Another remarkable thing about Devon Rex is its characteristic that can be compared to that of a monkey.

Along with their intelligence, they have this unusual fondness for high places and will go to great lengths to get to the highest spot in the room.

They are not as talkative as other cat types, but they are as affectionate and friendly to their humans as most kitties.

Not as highly active as other cats, they do like to play now and then. However, they are too occupied in finding the highest spot in the area most of the times.

Because they lack the hair to keep them warm, they would also seek the coziest spot as their haven from the cold weather.

10. Japanese Bobtail

Japanese Bobtail cat

This type of domestic cat is native to Japan and Southeast Asia, although it’s not found in all parts of the globe. Moreover, who wouldn't fall in love with this type of cat?

Its unusual "bobbed" tail is short and stubby, looking more like a rabbit's tail.

Additionally, Japanese Bobtail is a single-coated kitty that doesn't shed as much as other kitties.

This cat comes in two varieties – shorthaired and longhaired. Of course, if you prefer cats that don’t shed, the shorthaired version is the better option.

Both the longhaired and shorthaired varieties are natural to groom, and baths are rarely needed because their coat is highly water-resistant.

Remember to brush them more often during spring and fall seasons when shedding is in full swing.

Japanese Bobtail has a triangular-shaped head, upright ears, large oval eyes, with hind legs more extended than the forelegs.

This type is well-known for its tricolor calico pattern and is considered the luckiest color for this breed.

Other favorite colors are red and white or black and white. It also comes in solid colors and tabby patterns.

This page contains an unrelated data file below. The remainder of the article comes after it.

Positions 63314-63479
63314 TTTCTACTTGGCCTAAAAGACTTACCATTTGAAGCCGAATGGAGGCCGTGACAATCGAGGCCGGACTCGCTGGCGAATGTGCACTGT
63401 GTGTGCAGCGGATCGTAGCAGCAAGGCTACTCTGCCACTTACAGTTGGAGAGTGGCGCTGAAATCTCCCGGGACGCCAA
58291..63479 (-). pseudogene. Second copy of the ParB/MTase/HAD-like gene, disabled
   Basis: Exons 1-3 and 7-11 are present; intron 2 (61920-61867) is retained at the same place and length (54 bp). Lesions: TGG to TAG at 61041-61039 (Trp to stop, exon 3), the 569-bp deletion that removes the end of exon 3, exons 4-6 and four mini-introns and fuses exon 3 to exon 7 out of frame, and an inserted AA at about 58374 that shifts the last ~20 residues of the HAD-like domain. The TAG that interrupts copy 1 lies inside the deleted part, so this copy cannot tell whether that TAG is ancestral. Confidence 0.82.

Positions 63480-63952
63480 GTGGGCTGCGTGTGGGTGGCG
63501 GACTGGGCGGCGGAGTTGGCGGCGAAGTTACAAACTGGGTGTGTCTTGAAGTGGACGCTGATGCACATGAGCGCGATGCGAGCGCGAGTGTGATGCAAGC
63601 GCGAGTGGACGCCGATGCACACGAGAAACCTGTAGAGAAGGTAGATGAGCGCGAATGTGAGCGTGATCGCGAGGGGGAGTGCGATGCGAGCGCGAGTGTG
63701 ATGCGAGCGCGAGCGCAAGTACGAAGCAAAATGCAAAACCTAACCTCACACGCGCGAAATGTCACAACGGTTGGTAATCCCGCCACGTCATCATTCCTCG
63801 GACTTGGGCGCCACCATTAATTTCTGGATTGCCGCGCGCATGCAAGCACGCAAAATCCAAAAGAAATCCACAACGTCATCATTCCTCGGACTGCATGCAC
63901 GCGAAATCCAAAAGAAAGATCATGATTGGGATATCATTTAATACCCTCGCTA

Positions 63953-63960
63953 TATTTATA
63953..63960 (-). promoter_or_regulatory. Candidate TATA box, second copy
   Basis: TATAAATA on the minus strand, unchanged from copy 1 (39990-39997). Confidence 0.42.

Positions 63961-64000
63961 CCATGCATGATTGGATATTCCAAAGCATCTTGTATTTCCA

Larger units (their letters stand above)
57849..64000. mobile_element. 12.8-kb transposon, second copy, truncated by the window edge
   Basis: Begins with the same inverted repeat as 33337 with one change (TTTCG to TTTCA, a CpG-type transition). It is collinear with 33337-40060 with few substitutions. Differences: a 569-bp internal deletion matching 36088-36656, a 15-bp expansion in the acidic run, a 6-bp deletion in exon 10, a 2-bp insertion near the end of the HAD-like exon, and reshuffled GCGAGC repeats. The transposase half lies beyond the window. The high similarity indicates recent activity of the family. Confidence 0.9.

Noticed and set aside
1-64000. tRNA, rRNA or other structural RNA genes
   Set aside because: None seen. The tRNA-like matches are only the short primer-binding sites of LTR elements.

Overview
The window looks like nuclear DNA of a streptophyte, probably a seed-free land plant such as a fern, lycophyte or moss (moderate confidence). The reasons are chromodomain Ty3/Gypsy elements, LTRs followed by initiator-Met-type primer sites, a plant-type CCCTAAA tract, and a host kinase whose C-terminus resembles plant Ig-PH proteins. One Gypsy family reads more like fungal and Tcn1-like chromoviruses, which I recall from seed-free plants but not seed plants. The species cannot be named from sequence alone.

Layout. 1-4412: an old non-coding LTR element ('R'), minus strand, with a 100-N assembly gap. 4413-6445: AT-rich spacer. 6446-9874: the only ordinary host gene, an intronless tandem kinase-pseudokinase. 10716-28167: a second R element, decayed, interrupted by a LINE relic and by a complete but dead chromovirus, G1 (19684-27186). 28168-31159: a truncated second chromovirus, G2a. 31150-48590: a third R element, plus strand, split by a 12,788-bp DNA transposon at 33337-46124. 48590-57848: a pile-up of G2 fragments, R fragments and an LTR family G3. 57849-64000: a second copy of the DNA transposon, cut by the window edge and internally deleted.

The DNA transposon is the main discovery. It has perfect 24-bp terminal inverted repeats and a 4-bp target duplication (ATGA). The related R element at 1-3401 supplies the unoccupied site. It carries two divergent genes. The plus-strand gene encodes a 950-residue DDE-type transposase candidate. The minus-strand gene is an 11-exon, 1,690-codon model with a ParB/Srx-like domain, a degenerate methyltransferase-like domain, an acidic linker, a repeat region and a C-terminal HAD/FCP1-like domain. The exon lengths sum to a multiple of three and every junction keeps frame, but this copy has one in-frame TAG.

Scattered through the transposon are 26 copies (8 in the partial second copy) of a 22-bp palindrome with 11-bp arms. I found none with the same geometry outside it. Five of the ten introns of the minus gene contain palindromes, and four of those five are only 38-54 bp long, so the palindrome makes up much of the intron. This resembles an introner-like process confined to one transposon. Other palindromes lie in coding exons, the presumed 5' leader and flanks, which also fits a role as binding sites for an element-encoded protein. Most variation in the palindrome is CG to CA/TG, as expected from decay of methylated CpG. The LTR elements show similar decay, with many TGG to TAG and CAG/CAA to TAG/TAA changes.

Always alert and inquisitive, the Japanese Bobtail will require you to play with them most of the time.

They are outgoing cats and love to explore. Whether playing fetch or solving puzzle toys, they are intelligent felines that can quickly learn the ropes of everything.

Furthermore, they are talkative and will communicate with you through meows and chirps.

They usually show their attachment to their humans by riding on their shoulders and following them everywhere.

Be mindful especially when there's a source of water nearby. Japanese Bobtails are highly attracted to water, and they will splash their paws in it when they get the chance.

Another good thing about this cat is that it can quickly get along with other kitties and even dogs.

Hairless or Shorthair?

As long as a cat has hair, whether shorthair or longhair, expect to find cat hair on your clothes, furniture, and everything else inside your home.

Unless you decide to adopt hairless types of cats that don't shed at all, you're going to have to deal with shedding.

However, you have now the option to choose shorthaired felines that don’t shed that much.

These minimally-shedding kitties are a great option especially if you’re not particularly fond of bald cats.

Kitties with short hair and preferably without guard hairs (only undercoat) would be the best solution for people with mild allergic reactions to dander.

Although they still shed, it is not as extreme as other cats with double coats and long, thick fur.

It’s also important to point out that even hairless cats are not 100% hypoallergenic. They also produce the same allergens as furred felines.

These allergens can be exhibited through the skin oils, and they can trigger allergic reactions when people get in contact with them.

Hairless types such as Sphynx, Donskoy, and Peterbald should be given regular baths to prevent excess oil on their skin. So to minimize your chances of acquiring these allergens.

When Is Shedding Becomes a Serious Concern?

Typically, cats shed the most in spring and fall seasons. Also, they usually get their fur back in time for the winter season.

However, contrary to most belief, the temperature has nothing to do with the severity of shedding.

This is due to the amount of sunlight available during these seasons that causes hair loss.